Traditional Khmer dress goes back many centuries; little has changed. Prior to the Khmer Empire the style of clothing showed major Indian influence but gradually things changed. Fashion has come and gone but often tradition has been revived and today Cambodian clothing is both colourful and traditional. A good Cambodia travel agency will introduce visitors to the local costumes.
Cambodia tour packages provide an insight into the whole country and while rural life involves hard work each day, when there is a chance to celebrate at one of the festivals or annual events, the locals are only too happy to do so. They will dress in colourful traditional costume. Similarly, there are theme evenings within the City where performances of song and dance will also see the performers dressed in traditional Khmer clothing.
In terms of style. Little has changed over the years.
• The Sampot, the national garment, are Cambodian ‘’bottoms’’ still commonly worn by ordinary men and women. It is similar to the sarong that those on Indochina tour packageswill see in neighbouring Laos and Thailand. They measure about a metre and a half with the two ends are sewn together to form a tube-like garment. There is a wide range of colour and the material varies depending on cost, and therefore social status.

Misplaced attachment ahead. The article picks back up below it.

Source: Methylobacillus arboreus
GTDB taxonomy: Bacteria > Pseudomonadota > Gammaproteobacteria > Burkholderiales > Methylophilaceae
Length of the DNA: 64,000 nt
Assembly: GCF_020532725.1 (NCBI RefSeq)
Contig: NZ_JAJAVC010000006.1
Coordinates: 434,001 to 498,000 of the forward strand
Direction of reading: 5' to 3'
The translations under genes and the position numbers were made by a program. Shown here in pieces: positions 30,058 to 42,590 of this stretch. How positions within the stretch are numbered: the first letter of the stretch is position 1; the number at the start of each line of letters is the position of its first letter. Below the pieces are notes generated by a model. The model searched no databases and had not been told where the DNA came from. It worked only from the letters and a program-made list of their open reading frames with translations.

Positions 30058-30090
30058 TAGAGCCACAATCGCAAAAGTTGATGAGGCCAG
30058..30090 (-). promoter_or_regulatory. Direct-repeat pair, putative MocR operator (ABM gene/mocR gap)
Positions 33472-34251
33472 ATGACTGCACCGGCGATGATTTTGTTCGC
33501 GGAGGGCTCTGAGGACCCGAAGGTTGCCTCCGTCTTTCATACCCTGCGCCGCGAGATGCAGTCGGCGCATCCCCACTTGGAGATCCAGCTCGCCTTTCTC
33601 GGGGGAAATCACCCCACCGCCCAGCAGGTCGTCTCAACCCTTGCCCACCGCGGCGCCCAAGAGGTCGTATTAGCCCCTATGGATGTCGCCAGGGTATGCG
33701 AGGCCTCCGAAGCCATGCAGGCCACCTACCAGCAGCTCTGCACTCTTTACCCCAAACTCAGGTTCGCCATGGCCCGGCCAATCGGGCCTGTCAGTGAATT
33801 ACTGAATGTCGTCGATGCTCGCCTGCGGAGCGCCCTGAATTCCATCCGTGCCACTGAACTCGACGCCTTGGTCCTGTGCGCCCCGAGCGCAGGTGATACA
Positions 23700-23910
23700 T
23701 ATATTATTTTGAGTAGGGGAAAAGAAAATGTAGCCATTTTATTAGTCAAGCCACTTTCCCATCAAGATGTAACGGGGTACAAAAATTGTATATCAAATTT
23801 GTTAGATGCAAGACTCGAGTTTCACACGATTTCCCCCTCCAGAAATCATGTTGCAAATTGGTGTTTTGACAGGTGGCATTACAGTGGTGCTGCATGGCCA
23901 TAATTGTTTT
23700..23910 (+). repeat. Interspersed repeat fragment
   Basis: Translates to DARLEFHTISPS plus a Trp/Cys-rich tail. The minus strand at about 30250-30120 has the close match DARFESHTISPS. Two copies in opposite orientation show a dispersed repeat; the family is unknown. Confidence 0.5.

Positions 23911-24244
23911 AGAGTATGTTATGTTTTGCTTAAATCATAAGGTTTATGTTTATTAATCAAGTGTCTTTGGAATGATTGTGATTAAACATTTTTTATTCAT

• Chang Pongis a piece of fabric from the end of the 13th Century, primarily for women covering their chests, leaving the stomach uncovered. It evolved into Tronum, a strong fabric cover which hugged the body.
• Av Bumpong is a tube-like skirt which hangs loosely from the neck while Aor Bupok, nominally a shirt appears more like a dress.
• Clothing does vary with class; the wealthy women wear a traditional blouse buttoned down the front known as Av Dai Puon with a more formal top an alternative, Av Pnot Kbach.
• Av Pak is a modern fashion, a blouse made of cotton, hand painted and embroidered with silk.
• The Krama is the checked scarf seen everywhere and separate Cambodians from its neighbours as tourists on Indochina tours will clearly see.
• The conical bamboo hat protects rural people from the hot sun as they work.
Cambodia has three different silks which are then used to create the cloth, often combined with synthetic fibre then dyed. There is a range of colour with a single colour often selected for a particular day of the week. Starting on a Monday, the order is dark yellow, purple, green, light green, dark blue, dark red and finally bright red.
Silk weaving is an important part of Cambodian culture and its revival due to the increased market that tourists bring is very welcome. A Cambodia family tour can include the chance of seeing the women displaying their skills. They raise the worms and harvest the silk as they have for generations though much of the silk now used in the Country to make the stunning garments is imported from Vietnam and China. Cambodian skill then comes into play.